By Joseph Lekarczyk
In the interest of full disclosure, let it be known that the author of this article is married to the Mayor.
The Lyons Board of Trustees (BOT) spent a little over an hour and a half in a workshop Monday evening, hammering out their final (hopefully) strategies for the Intergovernmental Agreement (IGA) with Boulder County. The presentation by Staff included colored maps, keys, and lively discussions. At stake are what properties will be in the “primary planning area,” which ones will be in the “secondary planning area,” who will have “influence over what,” who gets “veto power over whom,” and “how long” the term of the IGA will be. Then they started their regular meeting.
Lyons Substation Supervisor Sgt. Kevin Parker reported that things continued to be slow around town. He then commended Town Clerk Deb Anthony for helping a Lyons resident who was in distress. It seems Anthony was concerned about the “tone” of a message on her office answering machine when she came into work. She reported to Parker that, “It just doesn’t sound right, just a little bit off.” Parker sent officers to the home to do a welfare check on the gentleman. When they got no response from a knock on the door, they were able to gain access to the house and found the resident collapsed on the floor, apparently having been there overnight. Medical assistance was called, and Parker was pleased to report the man is doing okay. Big kudos all around for Ms. Anthony!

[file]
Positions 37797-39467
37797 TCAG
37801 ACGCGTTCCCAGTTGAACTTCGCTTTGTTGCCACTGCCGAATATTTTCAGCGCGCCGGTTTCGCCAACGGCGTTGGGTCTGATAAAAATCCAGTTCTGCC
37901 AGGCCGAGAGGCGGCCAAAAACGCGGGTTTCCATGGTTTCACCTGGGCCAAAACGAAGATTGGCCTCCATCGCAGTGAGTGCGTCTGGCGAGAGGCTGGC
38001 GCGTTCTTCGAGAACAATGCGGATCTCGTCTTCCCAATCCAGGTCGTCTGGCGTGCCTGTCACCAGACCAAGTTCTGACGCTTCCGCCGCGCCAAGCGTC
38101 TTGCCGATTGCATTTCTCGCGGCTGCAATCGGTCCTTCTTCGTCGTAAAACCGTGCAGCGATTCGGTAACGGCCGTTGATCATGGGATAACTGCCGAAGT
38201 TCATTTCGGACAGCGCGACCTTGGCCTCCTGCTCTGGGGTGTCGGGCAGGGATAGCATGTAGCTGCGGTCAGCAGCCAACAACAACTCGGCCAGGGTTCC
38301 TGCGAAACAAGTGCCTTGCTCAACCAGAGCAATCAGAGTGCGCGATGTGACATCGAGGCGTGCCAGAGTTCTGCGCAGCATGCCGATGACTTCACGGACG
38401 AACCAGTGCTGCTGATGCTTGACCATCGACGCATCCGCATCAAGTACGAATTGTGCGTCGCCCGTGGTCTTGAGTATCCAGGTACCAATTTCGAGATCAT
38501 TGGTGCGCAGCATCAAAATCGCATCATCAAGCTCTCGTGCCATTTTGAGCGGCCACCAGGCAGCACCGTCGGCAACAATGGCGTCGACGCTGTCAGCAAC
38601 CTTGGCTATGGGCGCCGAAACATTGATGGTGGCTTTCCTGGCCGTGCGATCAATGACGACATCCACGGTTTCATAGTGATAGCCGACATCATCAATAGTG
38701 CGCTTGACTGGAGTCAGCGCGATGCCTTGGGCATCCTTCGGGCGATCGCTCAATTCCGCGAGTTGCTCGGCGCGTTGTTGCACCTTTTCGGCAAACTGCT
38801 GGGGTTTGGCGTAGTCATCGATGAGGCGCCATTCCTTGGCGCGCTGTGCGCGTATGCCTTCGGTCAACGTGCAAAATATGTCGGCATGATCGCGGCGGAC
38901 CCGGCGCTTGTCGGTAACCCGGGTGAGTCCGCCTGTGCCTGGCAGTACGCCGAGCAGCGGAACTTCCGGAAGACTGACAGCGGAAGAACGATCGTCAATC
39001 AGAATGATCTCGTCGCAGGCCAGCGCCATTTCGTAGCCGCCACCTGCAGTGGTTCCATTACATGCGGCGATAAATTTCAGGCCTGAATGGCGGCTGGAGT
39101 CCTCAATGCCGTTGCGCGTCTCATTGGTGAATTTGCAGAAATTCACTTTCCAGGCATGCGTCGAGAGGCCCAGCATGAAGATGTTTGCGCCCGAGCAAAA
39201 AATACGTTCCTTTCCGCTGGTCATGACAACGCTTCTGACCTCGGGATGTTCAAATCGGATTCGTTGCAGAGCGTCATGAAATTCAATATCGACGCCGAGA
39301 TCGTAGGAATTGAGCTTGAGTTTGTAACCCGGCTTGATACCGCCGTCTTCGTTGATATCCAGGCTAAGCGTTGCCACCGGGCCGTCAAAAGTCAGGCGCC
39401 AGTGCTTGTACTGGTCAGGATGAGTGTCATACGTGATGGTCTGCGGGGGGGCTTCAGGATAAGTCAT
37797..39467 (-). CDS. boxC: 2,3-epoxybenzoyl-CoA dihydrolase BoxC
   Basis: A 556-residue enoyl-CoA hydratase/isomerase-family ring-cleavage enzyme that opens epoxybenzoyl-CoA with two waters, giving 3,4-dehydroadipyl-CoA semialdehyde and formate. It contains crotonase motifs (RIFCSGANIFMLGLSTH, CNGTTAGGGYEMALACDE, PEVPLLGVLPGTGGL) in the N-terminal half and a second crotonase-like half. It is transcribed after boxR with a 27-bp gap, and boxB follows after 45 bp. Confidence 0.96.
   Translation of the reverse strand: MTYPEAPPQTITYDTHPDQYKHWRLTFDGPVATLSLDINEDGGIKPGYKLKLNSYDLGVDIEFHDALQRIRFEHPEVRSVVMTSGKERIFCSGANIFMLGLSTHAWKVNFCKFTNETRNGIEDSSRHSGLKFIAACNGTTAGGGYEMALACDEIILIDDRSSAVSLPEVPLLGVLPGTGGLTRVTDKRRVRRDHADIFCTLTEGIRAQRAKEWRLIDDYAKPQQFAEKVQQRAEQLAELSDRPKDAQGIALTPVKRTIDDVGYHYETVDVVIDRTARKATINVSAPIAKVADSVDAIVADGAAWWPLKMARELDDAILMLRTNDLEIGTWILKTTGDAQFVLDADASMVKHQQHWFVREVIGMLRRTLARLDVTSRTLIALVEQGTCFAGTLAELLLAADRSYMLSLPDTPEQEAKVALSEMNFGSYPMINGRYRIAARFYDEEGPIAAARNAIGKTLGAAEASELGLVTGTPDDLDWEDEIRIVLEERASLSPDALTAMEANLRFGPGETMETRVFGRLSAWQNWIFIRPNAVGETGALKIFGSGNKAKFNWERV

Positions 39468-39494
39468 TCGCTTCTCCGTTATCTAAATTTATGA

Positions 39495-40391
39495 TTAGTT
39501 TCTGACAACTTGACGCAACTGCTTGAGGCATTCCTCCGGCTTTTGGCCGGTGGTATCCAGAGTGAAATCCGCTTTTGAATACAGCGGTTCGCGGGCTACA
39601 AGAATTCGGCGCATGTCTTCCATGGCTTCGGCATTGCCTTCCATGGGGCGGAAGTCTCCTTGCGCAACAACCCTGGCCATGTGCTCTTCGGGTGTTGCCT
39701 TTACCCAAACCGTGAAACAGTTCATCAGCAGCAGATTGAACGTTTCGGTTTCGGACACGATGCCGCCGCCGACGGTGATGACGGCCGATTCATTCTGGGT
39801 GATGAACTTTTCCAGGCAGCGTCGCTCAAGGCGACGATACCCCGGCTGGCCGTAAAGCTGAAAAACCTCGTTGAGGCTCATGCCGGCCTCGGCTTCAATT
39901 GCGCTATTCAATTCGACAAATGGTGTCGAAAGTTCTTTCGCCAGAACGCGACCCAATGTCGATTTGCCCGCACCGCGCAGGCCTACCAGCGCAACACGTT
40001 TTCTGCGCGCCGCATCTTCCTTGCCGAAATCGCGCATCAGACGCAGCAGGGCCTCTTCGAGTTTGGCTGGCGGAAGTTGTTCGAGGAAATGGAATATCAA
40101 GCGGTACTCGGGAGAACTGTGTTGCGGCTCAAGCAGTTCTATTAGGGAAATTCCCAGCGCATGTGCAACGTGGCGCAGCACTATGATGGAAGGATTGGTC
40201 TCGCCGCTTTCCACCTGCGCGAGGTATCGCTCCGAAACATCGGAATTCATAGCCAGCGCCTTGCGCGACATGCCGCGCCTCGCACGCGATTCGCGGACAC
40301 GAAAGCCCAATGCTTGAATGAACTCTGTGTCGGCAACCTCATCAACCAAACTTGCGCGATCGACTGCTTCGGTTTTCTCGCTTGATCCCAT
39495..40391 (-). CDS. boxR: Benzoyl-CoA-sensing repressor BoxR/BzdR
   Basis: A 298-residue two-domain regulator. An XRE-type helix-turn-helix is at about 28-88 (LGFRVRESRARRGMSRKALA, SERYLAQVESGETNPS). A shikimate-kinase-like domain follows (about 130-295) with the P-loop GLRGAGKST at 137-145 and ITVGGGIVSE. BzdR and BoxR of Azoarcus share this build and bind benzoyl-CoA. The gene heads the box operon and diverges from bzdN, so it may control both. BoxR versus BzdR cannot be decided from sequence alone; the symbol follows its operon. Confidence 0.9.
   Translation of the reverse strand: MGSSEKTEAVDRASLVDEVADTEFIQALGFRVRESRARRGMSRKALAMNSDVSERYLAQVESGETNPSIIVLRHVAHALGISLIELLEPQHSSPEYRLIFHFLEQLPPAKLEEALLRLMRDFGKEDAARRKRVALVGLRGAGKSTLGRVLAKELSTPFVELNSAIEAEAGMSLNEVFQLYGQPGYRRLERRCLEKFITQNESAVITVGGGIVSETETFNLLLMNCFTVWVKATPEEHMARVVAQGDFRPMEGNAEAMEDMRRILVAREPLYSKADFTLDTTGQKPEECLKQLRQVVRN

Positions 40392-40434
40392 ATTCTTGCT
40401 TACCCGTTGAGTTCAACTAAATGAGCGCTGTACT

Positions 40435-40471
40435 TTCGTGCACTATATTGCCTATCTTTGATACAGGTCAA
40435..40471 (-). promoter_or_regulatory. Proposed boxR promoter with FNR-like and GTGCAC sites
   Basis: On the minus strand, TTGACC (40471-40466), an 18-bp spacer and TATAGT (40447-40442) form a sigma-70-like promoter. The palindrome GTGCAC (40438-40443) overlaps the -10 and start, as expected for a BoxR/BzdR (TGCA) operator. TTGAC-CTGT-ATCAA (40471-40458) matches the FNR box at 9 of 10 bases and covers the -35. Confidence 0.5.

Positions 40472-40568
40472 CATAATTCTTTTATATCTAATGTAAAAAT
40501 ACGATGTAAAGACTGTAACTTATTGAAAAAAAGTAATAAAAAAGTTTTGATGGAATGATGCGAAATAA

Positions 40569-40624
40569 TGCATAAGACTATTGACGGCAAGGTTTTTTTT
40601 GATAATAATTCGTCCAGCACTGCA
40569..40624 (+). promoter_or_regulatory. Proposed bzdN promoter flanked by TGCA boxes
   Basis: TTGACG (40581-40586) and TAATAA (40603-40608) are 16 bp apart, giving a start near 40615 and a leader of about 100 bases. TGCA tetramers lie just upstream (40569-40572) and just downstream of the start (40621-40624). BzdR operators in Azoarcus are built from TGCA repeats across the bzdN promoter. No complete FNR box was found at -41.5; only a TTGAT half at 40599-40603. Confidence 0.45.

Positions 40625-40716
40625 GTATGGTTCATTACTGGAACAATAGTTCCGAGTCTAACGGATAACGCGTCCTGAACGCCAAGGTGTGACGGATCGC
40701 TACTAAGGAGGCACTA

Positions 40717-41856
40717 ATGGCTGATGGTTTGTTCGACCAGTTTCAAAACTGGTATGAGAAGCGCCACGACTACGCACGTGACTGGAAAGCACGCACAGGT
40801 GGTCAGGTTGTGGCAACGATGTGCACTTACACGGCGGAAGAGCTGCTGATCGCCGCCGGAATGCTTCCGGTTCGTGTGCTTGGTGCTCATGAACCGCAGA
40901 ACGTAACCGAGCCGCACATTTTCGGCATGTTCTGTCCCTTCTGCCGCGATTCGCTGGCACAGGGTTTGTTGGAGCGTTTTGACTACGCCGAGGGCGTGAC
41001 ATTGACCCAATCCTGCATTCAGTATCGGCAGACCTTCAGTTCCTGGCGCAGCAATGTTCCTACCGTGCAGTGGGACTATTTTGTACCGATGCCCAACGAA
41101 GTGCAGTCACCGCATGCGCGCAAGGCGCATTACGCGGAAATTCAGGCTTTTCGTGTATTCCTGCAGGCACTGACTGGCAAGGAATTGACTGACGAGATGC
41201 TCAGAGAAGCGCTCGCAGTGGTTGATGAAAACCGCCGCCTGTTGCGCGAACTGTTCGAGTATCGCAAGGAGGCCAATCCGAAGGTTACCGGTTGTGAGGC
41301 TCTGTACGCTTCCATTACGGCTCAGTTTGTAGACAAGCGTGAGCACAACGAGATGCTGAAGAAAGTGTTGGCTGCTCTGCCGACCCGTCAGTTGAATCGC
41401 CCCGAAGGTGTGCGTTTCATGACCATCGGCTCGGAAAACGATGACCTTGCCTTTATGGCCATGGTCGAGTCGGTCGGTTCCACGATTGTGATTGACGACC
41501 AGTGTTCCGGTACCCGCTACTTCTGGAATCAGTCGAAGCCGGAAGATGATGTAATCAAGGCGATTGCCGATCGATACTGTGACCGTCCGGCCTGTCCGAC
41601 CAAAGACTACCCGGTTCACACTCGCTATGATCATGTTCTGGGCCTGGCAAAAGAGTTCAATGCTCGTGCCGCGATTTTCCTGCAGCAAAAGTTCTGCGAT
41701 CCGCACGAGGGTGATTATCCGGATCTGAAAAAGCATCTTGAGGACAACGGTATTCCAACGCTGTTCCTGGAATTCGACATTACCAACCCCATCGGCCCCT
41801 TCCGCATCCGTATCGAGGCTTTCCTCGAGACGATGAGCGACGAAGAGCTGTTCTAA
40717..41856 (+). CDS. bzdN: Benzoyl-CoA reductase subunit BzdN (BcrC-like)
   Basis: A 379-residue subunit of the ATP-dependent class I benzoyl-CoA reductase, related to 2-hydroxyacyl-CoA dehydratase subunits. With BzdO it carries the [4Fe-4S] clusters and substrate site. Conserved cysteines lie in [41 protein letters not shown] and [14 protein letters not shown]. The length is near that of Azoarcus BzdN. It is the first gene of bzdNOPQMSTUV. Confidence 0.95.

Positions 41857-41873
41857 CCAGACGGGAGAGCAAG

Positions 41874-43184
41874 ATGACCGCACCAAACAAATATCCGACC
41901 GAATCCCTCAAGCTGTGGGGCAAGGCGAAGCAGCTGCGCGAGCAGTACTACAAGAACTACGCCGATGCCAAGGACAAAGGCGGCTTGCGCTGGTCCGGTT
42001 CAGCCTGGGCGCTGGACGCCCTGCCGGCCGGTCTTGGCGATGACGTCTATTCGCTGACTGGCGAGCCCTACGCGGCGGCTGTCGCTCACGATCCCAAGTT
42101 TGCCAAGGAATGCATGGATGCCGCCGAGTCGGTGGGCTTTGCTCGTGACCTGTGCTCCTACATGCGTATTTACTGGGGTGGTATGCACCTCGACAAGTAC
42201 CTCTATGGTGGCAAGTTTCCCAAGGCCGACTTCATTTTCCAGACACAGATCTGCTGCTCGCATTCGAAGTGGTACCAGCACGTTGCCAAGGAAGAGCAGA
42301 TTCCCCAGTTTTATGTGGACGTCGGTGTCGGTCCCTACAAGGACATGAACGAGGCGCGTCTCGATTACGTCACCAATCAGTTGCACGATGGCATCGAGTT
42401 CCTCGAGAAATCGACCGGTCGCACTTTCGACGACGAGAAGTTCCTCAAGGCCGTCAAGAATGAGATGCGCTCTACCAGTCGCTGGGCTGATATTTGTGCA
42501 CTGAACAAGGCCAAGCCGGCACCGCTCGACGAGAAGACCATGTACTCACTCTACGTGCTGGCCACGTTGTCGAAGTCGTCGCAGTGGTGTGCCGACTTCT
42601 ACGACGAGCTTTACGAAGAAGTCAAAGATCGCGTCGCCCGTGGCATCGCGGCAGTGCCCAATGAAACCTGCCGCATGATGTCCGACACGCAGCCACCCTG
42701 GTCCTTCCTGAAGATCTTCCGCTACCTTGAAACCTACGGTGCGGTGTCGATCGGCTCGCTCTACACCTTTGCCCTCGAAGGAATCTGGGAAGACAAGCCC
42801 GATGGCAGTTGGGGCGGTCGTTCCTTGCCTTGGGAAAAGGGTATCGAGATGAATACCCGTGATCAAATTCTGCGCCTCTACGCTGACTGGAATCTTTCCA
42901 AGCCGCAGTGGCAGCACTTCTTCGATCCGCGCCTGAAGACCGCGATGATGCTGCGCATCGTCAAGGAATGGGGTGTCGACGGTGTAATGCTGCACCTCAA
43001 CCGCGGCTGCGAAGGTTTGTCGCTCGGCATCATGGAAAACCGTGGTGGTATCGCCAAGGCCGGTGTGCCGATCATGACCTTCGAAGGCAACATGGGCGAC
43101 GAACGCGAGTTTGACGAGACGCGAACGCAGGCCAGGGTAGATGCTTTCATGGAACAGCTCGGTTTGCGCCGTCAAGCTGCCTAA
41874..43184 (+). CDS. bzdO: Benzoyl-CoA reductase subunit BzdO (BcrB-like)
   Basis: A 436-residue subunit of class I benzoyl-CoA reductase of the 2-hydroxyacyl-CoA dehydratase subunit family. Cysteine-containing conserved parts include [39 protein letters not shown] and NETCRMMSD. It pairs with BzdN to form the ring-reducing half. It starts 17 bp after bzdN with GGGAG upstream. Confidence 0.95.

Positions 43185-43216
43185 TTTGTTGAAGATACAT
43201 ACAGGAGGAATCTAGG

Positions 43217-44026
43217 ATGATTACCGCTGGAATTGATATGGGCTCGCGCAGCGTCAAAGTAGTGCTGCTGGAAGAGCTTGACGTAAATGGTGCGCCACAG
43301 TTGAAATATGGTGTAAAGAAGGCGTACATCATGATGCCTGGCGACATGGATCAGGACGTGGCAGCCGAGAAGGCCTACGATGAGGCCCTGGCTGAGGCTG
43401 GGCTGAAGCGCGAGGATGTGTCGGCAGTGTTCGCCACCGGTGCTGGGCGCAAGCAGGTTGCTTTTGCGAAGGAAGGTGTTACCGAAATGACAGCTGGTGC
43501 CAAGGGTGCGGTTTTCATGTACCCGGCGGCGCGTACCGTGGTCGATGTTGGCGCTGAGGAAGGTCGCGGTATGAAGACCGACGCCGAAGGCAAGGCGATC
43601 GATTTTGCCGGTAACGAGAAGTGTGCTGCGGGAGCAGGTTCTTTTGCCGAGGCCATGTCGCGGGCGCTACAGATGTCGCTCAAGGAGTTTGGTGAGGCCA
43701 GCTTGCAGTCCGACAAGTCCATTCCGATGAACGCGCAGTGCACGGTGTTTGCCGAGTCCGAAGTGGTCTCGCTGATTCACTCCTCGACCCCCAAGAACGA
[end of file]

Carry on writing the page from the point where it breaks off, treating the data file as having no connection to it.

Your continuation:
The Board then turned themselves into the Liquor Authority, and approved special liquor licenses for serving wine at the four quarterly art shows held in Town Hall each year. Another item, that would have authorized the Staff to process special events permits with BOT notification, was tabled to a date uncertain. Then it was time for the Trustees to turn themselves into the Medical Marijuana Authority, to discuss a time line for medical marijuana business closures in the event that an ordinance banning such businesses passes at the April 3 voter referendum. Trustee Ed Bruder opined that 90 days seemed to be the norm, citing examples in Ft. Collins, Longmont, and other municipalities. He made points about State regulations that don’t allow for businesses to “be in limbo,” and the timing of businesses being able to apply to relocate once a ban has been enacted. And he also mentioned the lag time that is needed when municipal governments only meet once every two weeks. Mayor Julie Van Domelen cautioned about the expectations of the public if the ban passes. She worried that those voting to ban might expect that the closures would occur immediately. There was also a discussion about whether or not there would need to be a 30-day waiting period before the ban went into effect, since this was a voter referendum, and not a Board driven ordinance. Trustee Kathy Carroll commented that the Board had given Headquarters six months to move, and then granted them an extension when things bumped up against the holidays, so “out of fairness” she didn’t see the need to close them immediately. Van Domelen was still leery, citing the difference between a “Board action,” and a ”voter referendum.” In the end, it was agreed that the businesses would have 90 days to close and relocate in the event that the ban passes.